Think about it. A tree that grew to be very large, or at least large enough to make wooden beams, was created by God. As it grew, through its stages of sapling to tree, it was probably hardly ever noticed. There seemed to be nothing special about it. People might have sat and chatted under it. Children may have even swung on it. Birds probably perched in its branches. No, nothing special, it was just an ordinary tree. But God, the tree’s creator, had given it a very singular purpose. This was to be the tree that would bring salvation into the world. God chose this tree to let His Son die on.

Today, Good Friday, we celebrate and kiss this tree. The Christ permitted Himself to be crucified on it. He took on Himself, all of the guilt, the sins, the spit, the madness that this world created, and allowed Himself to be put to death on this tree. He was not crazy. He was not deranged. His love for mankind, for us, for you and me was such that He gave His life up so that we might see, and might understand. He came to show us what was important in this life. It was not life itself, but in what that life consisted.

He spoke to throngs of people, to individuals, to groups, to His Apostles, to anyone that wanted to learn. He told them the value of loving others. He explained why they should forgive others. He explained the importance of treating people kindly, lovingly, and fairly. “Amen I say to you, as long as you did it to one of these my least brethren, you did it to me.” (Matt: 25, 40). By dying on the cross, Jesus shows us how deeply He loves us. He shows us to what extremes His love will go for mankind, for us, for you and me. He did THAT for you and me. Tell me, “To you, how important is the loving of others”? This is a question each of us must ask ourselves. It is from this question we can begin to see our own strengths and weaknesses.

We get so bogged down with our hurts, our feelings, our sadness, our pain, or our sickness that we prevent ourselves from seeing the same things in others. We are not alone in this world. We are not the only ones that hurt, or are sick, or have pain. We are just like everyone else that has hopes which have been crushed, who has mental anguish, who feels alone. No, we are not alone. Everyone is suffering. The world is suffering and crying.

As Jesus struggles along the way of the cross, the sorrowful way, He is still teaching us. He is still showing us to what extent that love, true love, will go. We cannot measure how much we have given. If the need of the other person is still there, then we must do whatever we can to help them. Love does not measure the extent we have gone. Love does not measure what the cost is to us. Your hurt is my hurt. Your happiness is my happiness. And so, Jesus presses on and carries the cross.

Each of us, like the tree created by God, has a purpose. Just as there was a plan for that tree, we also have a plan laid out for us by God. This plan does not involve our seeking our own happiness, at least not directly. The purpose for our existence is as unique as we are. Each of us, reading this right now, typing these key strokes right now, each of us has a purpose laid out by God. We cannot fulfill, nor find, nor understand that purpose until we completely give up our searching for our own pleasures, our own peace of mind, and our own self-interest. Did He not say, “He that shall lose his life for my sake, shall find it?” (Haydock’s Bible Commentary describes it as: “whoever makes the sacrifice of his life, or the comforts and conveniences of life for conscience sake, shall be rewarded with life eternal”.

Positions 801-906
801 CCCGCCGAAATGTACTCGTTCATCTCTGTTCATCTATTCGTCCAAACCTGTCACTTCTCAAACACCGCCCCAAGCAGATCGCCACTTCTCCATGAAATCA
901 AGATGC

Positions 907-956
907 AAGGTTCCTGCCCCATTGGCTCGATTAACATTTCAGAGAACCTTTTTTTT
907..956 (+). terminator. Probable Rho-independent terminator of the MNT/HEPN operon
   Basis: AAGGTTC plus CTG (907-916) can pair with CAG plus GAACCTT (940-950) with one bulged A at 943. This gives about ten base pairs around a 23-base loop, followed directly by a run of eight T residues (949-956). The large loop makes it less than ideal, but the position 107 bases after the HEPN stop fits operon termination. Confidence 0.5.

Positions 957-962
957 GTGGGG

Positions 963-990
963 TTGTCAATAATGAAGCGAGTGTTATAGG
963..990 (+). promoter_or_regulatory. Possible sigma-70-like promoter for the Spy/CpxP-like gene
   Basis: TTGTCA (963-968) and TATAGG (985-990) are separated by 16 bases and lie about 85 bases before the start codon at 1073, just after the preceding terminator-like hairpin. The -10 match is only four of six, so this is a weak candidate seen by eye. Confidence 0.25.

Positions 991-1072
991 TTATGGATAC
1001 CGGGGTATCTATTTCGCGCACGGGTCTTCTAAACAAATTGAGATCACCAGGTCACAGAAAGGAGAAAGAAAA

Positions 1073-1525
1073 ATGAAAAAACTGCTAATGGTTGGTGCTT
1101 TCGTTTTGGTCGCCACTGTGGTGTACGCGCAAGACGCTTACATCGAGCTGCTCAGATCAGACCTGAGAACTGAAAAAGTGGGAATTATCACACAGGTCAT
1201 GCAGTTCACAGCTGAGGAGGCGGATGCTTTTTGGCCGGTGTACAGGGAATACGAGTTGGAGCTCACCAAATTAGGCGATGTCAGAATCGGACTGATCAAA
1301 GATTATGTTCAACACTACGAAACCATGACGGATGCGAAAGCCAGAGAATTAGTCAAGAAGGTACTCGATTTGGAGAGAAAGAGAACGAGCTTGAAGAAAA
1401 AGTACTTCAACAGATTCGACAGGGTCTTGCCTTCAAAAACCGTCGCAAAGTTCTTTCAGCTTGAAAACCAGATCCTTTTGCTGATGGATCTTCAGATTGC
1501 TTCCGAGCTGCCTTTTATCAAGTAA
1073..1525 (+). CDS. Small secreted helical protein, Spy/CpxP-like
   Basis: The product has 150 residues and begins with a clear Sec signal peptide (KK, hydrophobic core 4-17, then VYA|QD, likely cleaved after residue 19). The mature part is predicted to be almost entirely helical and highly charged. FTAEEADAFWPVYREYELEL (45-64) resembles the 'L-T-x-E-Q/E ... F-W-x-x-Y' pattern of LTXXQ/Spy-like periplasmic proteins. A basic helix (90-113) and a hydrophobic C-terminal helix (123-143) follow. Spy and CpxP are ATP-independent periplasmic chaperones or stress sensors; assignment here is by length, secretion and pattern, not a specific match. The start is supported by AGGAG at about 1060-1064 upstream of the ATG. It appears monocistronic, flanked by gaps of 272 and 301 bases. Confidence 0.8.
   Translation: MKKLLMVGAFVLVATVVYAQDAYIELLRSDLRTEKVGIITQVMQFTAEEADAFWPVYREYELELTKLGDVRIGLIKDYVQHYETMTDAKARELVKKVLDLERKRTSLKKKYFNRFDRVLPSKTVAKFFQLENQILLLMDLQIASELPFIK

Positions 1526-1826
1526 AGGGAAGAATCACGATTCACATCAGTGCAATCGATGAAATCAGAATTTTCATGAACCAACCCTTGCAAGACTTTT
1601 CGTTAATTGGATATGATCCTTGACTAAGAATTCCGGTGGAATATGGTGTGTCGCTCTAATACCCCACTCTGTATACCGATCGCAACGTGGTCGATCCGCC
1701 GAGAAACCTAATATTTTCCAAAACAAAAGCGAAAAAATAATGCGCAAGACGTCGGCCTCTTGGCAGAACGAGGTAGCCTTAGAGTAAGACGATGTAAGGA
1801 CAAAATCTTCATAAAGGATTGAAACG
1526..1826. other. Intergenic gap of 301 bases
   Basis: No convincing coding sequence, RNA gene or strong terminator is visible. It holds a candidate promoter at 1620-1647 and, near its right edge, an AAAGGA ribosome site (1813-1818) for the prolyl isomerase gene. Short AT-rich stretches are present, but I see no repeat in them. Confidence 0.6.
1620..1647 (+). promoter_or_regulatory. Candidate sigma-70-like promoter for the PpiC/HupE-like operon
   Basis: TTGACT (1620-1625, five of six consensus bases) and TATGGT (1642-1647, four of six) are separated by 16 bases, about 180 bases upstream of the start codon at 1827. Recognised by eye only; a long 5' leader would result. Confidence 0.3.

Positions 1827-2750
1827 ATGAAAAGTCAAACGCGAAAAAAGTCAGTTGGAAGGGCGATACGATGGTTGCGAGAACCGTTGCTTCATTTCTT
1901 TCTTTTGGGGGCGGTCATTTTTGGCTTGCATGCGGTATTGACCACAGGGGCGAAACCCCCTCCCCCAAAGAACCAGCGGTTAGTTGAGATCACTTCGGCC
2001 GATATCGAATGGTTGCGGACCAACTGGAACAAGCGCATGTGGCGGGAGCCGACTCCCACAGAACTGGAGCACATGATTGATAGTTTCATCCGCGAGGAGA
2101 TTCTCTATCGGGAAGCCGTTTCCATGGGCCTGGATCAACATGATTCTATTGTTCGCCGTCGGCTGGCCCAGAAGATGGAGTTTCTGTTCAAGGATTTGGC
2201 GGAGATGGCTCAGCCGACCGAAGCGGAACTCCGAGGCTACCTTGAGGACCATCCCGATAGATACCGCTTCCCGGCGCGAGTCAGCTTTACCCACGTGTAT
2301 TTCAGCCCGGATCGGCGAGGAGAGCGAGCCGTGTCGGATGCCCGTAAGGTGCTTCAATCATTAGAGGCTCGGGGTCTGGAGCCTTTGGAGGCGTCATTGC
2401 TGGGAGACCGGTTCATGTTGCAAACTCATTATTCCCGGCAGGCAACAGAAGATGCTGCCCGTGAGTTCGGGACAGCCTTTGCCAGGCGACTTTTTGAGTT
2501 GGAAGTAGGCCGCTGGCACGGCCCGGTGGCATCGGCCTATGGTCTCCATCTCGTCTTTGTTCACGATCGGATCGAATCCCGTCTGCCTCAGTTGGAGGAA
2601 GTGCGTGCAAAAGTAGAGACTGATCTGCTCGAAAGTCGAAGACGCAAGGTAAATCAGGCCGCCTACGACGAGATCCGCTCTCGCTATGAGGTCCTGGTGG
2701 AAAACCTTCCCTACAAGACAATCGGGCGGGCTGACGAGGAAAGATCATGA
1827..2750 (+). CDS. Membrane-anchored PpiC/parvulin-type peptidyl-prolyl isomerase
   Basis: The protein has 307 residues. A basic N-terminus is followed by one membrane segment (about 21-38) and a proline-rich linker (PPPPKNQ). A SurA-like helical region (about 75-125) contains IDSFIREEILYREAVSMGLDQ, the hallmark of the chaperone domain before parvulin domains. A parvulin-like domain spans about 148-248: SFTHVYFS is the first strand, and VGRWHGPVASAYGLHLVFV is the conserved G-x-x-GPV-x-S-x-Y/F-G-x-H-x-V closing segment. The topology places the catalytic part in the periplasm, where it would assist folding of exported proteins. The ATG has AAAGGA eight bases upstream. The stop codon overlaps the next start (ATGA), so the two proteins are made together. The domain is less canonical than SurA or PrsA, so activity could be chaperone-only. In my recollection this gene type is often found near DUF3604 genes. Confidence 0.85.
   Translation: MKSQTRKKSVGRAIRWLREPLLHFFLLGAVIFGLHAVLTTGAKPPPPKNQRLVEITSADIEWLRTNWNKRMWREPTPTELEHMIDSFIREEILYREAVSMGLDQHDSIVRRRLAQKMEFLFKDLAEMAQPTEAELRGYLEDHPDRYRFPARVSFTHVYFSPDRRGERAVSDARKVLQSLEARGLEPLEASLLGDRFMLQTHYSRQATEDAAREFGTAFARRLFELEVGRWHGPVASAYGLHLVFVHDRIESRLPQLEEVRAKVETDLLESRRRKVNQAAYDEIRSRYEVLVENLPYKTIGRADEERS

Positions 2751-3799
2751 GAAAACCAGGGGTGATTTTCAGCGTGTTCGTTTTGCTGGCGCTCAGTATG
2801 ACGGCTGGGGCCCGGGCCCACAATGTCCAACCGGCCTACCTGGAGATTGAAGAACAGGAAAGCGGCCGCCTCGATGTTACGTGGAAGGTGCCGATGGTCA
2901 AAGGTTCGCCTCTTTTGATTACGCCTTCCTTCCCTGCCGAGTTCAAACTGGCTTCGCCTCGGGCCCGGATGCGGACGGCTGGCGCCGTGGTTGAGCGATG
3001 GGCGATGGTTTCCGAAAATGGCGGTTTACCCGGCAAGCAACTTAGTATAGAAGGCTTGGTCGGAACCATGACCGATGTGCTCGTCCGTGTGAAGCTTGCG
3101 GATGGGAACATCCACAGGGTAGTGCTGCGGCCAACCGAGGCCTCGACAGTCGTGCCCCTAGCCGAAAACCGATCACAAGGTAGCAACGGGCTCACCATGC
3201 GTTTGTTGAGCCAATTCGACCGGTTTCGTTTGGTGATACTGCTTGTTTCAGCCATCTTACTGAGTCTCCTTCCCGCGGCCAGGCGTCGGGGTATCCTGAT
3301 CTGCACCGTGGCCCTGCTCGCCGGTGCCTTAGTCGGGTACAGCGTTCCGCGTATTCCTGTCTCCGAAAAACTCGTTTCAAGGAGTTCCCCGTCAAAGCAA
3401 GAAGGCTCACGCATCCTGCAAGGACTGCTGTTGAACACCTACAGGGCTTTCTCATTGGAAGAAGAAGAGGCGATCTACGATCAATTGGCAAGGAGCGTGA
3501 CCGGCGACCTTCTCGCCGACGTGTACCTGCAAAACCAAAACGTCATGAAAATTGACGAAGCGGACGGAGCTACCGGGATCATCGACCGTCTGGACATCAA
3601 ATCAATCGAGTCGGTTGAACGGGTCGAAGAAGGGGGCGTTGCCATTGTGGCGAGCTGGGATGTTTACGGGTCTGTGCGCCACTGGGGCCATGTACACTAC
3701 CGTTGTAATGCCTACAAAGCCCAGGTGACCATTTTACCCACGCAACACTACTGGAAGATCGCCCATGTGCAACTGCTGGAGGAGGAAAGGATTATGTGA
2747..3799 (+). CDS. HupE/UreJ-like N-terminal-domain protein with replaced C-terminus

I believe it is correct to say that: We cannot even do acts of kindness to others for the express purpose of gaining eternal life. If our sole interest is gaining eternal life then we are not doing the action of kindness for the sake of Christ, for the goodness and well-being of the other person. No, we are simply seeking eternal life as a goal for ourselves. It has nothing at all to do with our conscience. I know these lines have been very heavy, but we must totally give up our own self-interests and replace them with our love of Jesus. In seeing others, we see Jesus. And loving Him, taking care of Him, praising Him everything else will fall into place.

Earlier, I spoke of the purpose of that tree, and our purpose. We cannot sit at home, or at work, or idly muse and think about, “What is my purpose in life?” It doesn’t happen that way. A light bulb doesn’t go on and we then say, “ah hah, now I understand”. We are not suddenly enlightened as to what our purpose is. Think of your past. Think of all the events that have brought you to where you are right now, at this moment. Some of those events may have been happy, some sad, some good, some sinful. But whatever they are or were, they are NOW a part of you. They influence you in such a way, as to affect even some of the good that you now do. Good can be affected and shaped by faults from our past. Life happens. It comes at us and we react. Those reactions can be thoughtless knee-jerk reactions, or we can let our desire for good, to love Jesus affect what we choose to do

Live your life now, not with conscious decisions of: “I will help this person.” “I will shun that person.” “I will do this.” “I will not do that.” No, we cannot dictate goodness. We must try to cultivate it. We try to grow in goodness, by loving Jesus. He showed us by word, action, and example what true love is. He also showed us what love requires. If you truly don’t know what to do, then ask yourself, “What would Jesus do”? If you understand why Jesus came into this world, you then already know what you should do, how you should act, how to love.

Here are some other Posts that blend with this one. Continue the thread:

1) Who Or What Is God
2) Our Purpose In Life
3) Good Friday
4) The Flame Of Love